Correllus State Forest Moth Night

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July 5, 2024 by Matt Pelikan

Vineyarders Gather to Celebrate the Night Life

On the evening of July 2, 2024, an enthusiastic flock of naturalists gathered at Correllus State Forest headquarters in Edgartown, Massachusetts, for an annual blacklighting event run by BiodiversityWorks. Led by entomologist Paul Goldstein, an expert on Vineyard moths and a research entomologist with the Smithsonian, the event featured two sheets and light arrays to attract nocturnal insects and ran from about 8:30 p.m. until the last fatigued observers called it quits around 11:00.

Attended by more than 40 members of the community, the event tallied about 70 insect species drawn in by specialized lighting (mercury vapor and fluorescent “black lights,” chosen to be especially attractive to nocturnal insects). While moths dominated the list of species observed, flies, beetles, wasps, and true bugs (Hemiptera) also figured in the mix.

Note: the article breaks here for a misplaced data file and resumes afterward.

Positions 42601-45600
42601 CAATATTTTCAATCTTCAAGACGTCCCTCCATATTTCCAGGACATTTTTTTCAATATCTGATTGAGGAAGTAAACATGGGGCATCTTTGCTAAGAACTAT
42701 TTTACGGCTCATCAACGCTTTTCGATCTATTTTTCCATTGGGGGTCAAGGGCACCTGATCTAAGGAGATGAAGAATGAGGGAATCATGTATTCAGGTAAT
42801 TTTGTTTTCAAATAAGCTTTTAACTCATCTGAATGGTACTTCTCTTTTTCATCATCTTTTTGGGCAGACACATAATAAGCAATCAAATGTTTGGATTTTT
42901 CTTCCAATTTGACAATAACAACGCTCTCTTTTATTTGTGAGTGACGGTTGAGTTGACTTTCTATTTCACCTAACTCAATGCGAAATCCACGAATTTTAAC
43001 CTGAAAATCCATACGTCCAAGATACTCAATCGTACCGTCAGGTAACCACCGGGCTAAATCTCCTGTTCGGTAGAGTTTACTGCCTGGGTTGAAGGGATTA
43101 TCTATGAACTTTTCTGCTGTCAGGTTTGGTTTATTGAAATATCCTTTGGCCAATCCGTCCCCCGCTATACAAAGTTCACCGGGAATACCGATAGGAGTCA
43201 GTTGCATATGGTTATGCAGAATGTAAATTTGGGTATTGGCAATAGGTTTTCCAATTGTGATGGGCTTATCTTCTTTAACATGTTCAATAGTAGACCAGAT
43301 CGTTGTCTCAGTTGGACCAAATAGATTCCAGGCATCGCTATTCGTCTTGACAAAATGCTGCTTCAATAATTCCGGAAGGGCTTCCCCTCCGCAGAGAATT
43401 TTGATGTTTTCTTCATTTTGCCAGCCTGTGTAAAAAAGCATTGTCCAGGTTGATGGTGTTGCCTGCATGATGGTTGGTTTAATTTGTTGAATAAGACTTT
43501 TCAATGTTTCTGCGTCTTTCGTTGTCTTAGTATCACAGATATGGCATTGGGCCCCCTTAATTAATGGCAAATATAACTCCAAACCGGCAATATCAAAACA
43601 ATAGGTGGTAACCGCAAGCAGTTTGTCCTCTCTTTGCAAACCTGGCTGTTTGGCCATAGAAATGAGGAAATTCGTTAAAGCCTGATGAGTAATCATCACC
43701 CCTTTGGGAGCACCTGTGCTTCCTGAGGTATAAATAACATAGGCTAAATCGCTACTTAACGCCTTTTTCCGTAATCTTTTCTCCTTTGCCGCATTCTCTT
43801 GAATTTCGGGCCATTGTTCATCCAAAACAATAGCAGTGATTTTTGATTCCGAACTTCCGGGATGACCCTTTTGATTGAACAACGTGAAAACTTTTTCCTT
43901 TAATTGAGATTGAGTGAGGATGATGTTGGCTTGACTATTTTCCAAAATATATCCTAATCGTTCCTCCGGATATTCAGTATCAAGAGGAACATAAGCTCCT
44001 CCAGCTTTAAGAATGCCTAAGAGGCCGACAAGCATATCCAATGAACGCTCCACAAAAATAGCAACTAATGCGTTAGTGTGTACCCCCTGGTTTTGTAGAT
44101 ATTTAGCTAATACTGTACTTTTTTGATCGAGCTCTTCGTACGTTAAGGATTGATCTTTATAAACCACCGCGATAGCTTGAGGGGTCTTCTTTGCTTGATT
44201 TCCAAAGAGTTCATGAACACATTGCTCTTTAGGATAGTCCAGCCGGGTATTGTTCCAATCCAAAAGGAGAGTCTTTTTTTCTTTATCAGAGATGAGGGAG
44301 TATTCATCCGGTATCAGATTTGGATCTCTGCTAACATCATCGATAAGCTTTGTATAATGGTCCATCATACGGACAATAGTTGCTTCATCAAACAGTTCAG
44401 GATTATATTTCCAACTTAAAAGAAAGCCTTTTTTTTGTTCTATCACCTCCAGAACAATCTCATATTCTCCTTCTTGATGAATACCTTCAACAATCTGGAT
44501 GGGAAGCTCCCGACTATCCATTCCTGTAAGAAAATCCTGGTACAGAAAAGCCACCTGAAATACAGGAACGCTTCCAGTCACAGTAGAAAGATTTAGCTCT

Correllus State Forest, owned and managed by the Massachusetts Department of Conservation and Recreation, is noted for its diverse insect life. Its populations of rare moths, many of them associated with scrub oak (Quercus ilicifolia) as their caterpillar food plant, make Correllus an important site from the conservation perspective. These annual moth nights have emerged as a tradition way to celebrates the diversity of Correllus and educates the public about value of the plants and animals that live there.

Matt Pelikan is the director of the Martha’s Vineyard Atlas of Life project at BiodiversityWorks.